"North Korea Gets More By Returning To What It Was Before"
Li Ming, head of National Chengchi University’s Department of Diplomacy opined in the conservative, pro-unification United Daily News (9/20): “As a matter of fact, [regarding the Six-Party Talks held in Beijing Monday,] North Korea has gained more than it did before over these years because it was rewarded for its insistence. Washington, on the other hand, is becoming less powerful with its relations with North Korea or even with South Korea. Seoul and Pyongyang have joined hands and asked the United States to pay the bill. Moreover, [the talks] showed that Beijing is mature with regard to its diplomatic operations; it has gained both face and substantial benefits. North Korea, on the other hand, is the biggest winner. Viewed from the common statement concluded in the fourth round of Six-Party Talks, it seems as if Washington has given up all its previous insistences [on North Korea]. The United States, after having acting very tough for a few years, has made even more concessions when it comes to its policy with North Korea.... In the meantime, South Korea has demonstrated strong nationalism in the talks that Washington was unable to ignore.... The United States has demonstrated rationality and respect to Pyongyang during this round of talks. This is really not easy for the Bush administration. It may be important that Washington has made concessions, but it is evident that many countries have joined to speak in favor of Pyongyang. It does not matter that important whether Washington-Pyongyang ties will be normalized. The key lies in whether the security and stability mechanism in Northeast Asia will become normalized.”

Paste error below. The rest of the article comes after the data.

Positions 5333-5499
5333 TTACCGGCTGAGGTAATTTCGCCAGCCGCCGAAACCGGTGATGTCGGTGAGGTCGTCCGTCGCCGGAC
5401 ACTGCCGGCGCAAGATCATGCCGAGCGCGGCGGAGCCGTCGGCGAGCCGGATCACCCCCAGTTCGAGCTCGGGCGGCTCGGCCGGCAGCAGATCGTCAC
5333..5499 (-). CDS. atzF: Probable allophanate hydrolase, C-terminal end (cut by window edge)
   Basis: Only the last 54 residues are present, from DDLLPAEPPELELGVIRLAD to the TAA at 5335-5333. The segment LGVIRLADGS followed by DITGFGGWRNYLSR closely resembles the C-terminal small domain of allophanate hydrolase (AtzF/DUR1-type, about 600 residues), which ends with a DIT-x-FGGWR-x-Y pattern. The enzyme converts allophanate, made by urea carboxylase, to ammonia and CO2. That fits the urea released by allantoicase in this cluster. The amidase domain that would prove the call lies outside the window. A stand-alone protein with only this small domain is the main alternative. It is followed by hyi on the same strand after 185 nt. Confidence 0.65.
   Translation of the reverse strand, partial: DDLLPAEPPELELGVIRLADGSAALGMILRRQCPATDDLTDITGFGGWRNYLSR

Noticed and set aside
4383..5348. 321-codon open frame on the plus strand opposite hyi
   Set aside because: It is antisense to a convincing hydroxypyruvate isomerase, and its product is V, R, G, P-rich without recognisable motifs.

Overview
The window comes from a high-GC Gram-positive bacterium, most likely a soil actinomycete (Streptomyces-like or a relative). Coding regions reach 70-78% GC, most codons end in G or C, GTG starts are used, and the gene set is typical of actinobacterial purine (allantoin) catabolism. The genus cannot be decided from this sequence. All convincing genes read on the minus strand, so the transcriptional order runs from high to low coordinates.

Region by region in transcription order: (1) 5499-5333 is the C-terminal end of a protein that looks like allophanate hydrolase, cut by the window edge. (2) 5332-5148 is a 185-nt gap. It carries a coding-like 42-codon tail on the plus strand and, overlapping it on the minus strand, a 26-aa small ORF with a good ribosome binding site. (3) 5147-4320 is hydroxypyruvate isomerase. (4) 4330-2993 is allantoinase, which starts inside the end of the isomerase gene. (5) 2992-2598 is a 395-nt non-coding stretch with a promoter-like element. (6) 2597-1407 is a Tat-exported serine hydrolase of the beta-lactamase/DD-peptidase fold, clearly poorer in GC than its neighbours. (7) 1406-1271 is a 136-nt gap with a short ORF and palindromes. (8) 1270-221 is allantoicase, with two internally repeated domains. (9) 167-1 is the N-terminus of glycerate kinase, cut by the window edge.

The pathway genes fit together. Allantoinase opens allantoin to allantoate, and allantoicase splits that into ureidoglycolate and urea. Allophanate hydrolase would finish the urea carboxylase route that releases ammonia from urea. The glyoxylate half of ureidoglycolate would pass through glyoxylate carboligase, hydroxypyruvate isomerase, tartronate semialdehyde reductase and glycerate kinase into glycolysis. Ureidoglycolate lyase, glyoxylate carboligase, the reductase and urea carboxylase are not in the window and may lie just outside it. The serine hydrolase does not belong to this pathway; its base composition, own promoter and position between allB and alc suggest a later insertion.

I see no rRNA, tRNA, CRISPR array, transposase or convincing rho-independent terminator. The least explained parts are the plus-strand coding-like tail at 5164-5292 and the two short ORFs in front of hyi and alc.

"Beijing Should No Longer Be Overlooked When It Comes To International Affairs"